Jeff from Appleton, WI
Vic, as a Steelers fan, do you recognize the Packers have won more championships than them?
Yeah, and it hurts. It’s tough being a fan sometimes.
Jonas from Tromso, Norway
Vic, when did pro football start going from something that happened on Sundays to something fans live and breathe every day?
The hardcore fan always lived and breathed football. It’s the arrival of the casual fan that has made the NFL a national obsession.
Samuel from Green Bay, WI
I was looking at some numbers dealing with the starting quarterbacks and I noticed that not a single starting QB at the beginning of the year attended the same college. Is this the norm for the NFL or is finding the next franchise QB really that difficult?
You find football players where you find football players. That’s what it says. Ohio State and Penn State have been playing football for a long time at the highest level. How many great quarterbacks have they produced? Florida? USC? Those are powerhouse programs. Unitas played at Louisville. Favre played at Southern Miss. You find them where you find them.
Jon from Nashville, TN
Man, I miss you covering the Jags. Anyways, I’m having a healthy debate about which is more important, the players or the coaches. Can coaches and schemes compensate for lack of talent on the field?
Coaches are extremely important to the success of a franchise – they determine the direction and philosophy – but there isn’t a coach that won’t tell you he’s powerless without talented players. The Jaguars aren’t 0-6 because Gus Bradley can’t coach. The Jaguars are 0-6 because they’re rebuilding their roster.
Jordan from Yountville, CA
Vic, you’ve said several times Rodgers is the best in the game. I agree. Hypothetically, if you were forced to defend your opinion of Rodgers’ status as the best to Skip Bayless, what would you say? I saw Skip recently say he was zero impressed with Rodgers’ final drive vs. the Dolphins because he fumbled, Grimes fell down on the fourth-down play, and the fake spike was reckless and foolish, especially to a rookie. All true. I would say they won on the road in the heat against a good defense, and if not for Rodgers they wouldn’t have.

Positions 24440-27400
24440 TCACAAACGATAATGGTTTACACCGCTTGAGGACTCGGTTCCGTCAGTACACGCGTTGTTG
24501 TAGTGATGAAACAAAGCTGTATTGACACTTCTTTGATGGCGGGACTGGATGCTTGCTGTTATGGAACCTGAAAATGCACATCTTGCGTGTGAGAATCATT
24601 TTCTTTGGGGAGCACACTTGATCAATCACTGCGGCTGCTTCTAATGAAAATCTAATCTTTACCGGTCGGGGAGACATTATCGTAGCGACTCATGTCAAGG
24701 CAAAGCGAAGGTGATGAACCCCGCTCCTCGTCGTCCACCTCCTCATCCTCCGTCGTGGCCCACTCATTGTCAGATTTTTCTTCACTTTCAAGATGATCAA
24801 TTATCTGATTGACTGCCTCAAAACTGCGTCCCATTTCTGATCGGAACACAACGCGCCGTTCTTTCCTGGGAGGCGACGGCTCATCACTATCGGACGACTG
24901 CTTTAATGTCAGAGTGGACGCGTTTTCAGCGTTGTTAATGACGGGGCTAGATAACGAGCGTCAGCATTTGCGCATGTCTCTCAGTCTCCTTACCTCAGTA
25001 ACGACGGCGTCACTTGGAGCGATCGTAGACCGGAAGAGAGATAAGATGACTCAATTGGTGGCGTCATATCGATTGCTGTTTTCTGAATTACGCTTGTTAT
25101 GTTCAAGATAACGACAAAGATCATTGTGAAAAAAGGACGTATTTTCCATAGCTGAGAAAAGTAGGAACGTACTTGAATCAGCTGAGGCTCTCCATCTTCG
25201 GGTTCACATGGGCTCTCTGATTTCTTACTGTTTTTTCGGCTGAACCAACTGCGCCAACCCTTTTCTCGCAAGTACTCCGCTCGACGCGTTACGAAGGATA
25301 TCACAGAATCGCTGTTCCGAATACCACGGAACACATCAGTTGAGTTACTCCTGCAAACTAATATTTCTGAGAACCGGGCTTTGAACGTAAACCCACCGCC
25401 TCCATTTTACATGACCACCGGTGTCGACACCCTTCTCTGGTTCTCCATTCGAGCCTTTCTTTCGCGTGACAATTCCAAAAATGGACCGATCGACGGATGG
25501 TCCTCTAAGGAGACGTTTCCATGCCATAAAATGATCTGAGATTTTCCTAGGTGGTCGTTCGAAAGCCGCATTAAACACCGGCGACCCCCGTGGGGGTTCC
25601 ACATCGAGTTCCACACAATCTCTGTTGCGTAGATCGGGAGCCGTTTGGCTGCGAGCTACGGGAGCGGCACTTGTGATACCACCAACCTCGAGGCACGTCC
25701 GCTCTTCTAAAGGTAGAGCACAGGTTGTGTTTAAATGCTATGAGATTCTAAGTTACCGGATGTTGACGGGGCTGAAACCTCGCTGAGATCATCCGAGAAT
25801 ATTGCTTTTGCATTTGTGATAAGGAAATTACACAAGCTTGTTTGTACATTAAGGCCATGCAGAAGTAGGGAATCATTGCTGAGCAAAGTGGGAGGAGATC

I wouldn’t feel compelled to debate this subject. Debating degrees of greatness is silly. Sometimes I succumb to it before I pinch myself and stop. What are we saying here? Aaron Rodgers isn’t a great quarterback? How ridiculous is that statement? Here’s my argument for what Rodgers did on Sunday in Miami: The moment I knew the Packers were getting the ball back, I knew they would win. In my mind, it was over. All I had to do was get the facts right in my story.
Bill from Plover, WI
Vic, I heard two statements this weekend about how the Packers changed plays at the line of scrimmage. One said Aaron changed the play as many as five times before the snap. Another said most of the play changes are not made by voice but by gestures. Do these agree with what you know (or what you see) about Packers play calling?
I don’t know the Packers’ audible system, but I know from experience – as I’ve written – that when the other team knows your audible system, you have to dummy it up, and that means having to do a lot more work at the line of scrimmage. Maybe Skip Bayless should be reminded of that fact about Rodgers’ performance on Sunday.
Brent from Chippewa Falls, WI
I just saw an article asking if Clay Mathews is starting his decline. Really? Is this sports media now, ripping apart great players for headlines? I don’t like it, Vic.
I know the reason for it, but I don’t like it either. The media need to be above the fans or the media become the fans.
Dennis from Guatemala City, Guatemala
Vic, some national media coverage has stated Carolina doesn’t match up well with Green Bay and predicts Green Bay will win big this week. Do you concur?
I like the Packers a lot this week. I think they’re playing at a very high level and I think they’re going to stay on a roll.